When the lights come on at the bar, you know that you have stayed just a little too long. But when the last race is served up at your favorite track it makes you wish for just a few more glorious days doing what we love.
I might be the “bad-luck” mojo and didn’t even know it. I was looking at the pictures of River Downs being torn down and it seemed like a bad dream. The many days I spent in the summer sun is all but gone. At least for now… They are getting rid of the old and making way for the new. They are taking away the little pearl of Thoroughbred action and replacing it with a $200 million dollar racino. I wish them all the luck in the world, but just looking at the pictures of rubble brought a lump to my throat.
There was a great article written by Bill Shanklin about about Louisville Downs and Miles Park. I never made it to Miles Park, but the little track gave my grandpa a few long trips home. Louisville Downs is another story. It was a half-mile harness oval that completed the circuit with Latonia and The Red Mile. I made it down with my dad a few times, and we had a blast. We were attending a state championship basketball tournament for my brother. He stayed in the room with mom to get rest, and we headed out to enjoy the action. The late-great Kevin Goemmer called the races, and I think we even won some money. After closing the doors in 1991, it became a simulcast facility called Trackside. I made my way back in 2004, and won my first handicapping contest. First prize was a whopping $10,000, and a trip to the NTRA finals in Vegas. Great memories…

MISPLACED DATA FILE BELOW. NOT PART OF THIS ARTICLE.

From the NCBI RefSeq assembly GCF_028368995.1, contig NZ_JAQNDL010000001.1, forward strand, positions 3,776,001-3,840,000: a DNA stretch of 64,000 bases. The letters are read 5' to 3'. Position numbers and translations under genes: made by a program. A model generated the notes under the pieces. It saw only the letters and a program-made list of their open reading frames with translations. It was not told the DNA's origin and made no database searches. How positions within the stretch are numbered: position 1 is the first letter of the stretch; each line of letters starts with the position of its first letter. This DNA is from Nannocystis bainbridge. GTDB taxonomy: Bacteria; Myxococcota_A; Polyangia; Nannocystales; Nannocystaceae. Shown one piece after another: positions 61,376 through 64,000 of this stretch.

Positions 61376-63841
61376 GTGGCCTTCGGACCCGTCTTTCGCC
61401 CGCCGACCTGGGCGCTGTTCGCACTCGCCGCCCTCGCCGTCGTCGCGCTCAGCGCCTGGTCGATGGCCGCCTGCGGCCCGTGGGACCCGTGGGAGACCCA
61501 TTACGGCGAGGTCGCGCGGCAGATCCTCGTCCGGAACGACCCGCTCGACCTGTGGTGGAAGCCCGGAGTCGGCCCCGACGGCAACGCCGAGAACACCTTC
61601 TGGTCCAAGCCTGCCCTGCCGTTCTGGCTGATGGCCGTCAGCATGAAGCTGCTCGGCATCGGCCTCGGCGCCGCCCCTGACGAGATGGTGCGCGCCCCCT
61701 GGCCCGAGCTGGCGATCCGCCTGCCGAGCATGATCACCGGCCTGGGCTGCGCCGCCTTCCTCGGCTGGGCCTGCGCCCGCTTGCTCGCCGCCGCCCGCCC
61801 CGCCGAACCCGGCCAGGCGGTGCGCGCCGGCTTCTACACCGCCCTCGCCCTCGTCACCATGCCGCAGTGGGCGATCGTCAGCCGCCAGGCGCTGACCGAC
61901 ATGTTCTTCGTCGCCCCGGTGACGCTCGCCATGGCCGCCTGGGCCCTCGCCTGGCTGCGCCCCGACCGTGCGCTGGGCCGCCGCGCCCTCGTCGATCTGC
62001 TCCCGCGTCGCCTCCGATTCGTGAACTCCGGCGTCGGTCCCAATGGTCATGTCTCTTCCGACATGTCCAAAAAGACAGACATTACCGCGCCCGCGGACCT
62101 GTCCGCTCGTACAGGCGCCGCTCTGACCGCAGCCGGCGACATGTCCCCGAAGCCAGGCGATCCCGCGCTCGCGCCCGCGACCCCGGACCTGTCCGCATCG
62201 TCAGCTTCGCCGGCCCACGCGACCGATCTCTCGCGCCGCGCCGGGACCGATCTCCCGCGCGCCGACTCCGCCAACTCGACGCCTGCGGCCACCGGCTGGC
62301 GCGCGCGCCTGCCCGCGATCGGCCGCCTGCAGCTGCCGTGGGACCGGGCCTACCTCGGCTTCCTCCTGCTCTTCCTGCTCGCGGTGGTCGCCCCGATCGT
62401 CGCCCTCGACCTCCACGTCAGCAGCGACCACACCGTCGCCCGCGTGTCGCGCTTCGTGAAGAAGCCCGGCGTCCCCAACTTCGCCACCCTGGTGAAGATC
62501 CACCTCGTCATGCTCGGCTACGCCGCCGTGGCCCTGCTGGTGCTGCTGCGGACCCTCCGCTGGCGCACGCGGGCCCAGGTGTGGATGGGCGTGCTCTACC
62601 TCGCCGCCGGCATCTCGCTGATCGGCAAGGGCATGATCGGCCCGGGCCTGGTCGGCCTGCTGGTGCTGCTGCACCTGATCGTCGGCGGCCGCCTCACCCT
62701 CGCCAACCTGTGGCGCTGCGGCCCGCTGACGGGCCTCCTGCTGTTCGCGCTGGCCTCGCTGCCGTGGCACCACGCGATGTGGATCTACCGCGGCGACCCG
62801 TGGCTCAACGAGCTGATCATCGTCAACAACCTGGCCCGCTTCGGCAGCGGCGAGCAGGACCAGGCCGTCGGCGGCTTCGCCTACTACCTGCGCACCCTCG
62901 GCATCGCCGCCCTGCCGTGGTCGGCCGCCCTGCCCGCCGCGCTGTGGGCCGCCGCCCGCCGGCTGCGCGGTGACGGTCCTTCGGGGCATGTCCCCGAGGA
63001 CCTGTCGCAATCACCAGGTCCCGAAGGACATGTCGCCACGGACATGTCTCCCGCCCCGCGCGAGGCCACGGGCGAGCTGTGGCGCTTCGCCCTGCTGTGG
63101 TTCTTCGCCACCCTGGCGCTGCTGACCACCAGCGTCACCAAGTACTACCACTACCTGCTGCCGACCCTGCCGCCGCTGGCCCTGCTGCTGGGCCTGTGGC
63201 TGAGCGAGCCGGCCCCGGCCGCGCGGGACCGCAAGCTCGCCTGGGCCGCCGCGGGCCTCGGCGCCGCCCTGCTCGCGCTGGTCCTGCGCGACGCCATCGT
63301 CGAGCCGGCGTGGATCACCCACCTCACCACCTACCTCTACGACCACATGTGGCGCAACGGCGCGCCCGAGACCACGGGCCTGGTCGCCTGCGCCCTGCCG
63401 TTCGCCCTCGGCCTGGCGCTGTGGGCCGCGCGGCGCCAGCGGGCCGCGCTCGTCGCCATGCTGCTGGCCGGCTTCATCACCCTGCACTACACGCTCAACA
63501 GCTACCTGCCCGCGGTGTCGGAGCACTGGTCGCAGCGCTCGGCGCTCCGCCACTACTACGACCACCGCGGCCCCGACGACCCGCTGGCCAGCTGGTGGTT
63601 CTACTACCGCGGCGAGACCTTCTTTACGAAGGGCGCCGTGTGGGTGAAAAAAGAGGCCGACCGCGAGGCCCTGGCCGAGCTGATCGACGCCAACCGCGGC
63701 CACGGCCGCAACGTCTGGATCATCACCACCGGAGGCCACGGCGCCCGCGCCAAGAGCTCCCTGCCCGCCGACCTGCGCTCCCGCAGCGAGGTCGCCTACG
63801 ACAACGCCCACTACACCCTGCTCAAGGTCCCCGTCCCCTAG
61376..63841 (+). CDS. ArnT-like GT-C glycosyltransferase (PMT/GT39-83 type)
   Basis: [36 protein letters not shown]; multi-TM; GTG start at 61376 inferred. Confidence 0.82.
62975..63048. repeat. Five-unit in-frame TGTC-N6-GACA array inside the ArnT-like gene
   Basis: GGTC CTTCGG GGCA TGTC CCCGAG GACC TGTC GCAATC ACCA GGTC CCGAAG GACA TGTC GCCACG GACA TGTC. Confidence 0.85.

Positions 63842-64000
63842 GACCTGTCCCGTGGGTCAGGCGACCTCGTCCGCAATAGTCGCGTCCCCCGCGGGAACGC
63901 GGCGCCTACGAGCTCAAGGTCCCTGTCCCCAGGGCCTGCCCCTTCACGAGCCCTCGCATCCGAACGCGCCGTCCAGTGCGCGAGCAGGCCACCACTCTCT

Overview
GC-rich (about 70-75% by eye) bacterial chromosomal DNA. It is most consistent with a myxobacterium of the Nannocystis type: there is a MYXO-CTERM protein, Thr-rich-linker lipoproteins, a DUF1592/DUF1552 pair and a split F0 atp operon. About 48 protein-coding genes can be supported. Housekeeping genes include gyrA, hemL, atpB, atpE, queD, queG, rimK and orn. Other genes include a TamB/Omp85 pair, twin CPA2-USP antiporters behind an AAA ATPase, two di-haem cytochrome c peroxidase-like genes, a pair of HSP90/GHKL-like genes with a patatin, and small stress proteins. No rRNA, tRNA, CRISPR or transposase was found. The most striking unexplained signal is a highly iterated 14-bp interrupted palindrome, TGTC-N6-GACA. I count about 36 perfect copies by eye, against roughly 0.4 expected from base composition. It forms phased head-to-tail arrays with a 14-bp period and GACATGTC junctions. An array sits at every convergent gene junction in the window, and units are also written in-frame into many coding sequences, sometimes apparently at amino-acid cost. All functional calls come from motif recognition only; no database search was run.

I made my way to Chicago on a business trip, and as always I looked around to see if there was any racing taking place. Cicero, Illinois was home to Sportsman’s Park. It started as a dog track by Al Capone who used to fix races by feeding greasy hamburgers to every greyhound except the ones he bet. It eventually became a 7/8 th’s oval that conducted harness, Thoroughbred, and car racing. I saw a 7-horse harness pile up where everyone got up and walked away safely. It was the scariest place in the world. Just walking into the track was a venture, as all of the parking lights were knocked out. On my way out, I grabbed a plastic ashtray that had the Sportsman’s Park logo in the bottom. It still sits on my bar of racing memorabilia.
They closed the doors but they can’t take away my memories. Even though I have worked at three tracks, I still love the idea of going to the races. It still gets my blood pumping, and I am glad to have seen some neat little ovals in my travels. So if you are in the mood for some action that can’t be matched make your way out to the track.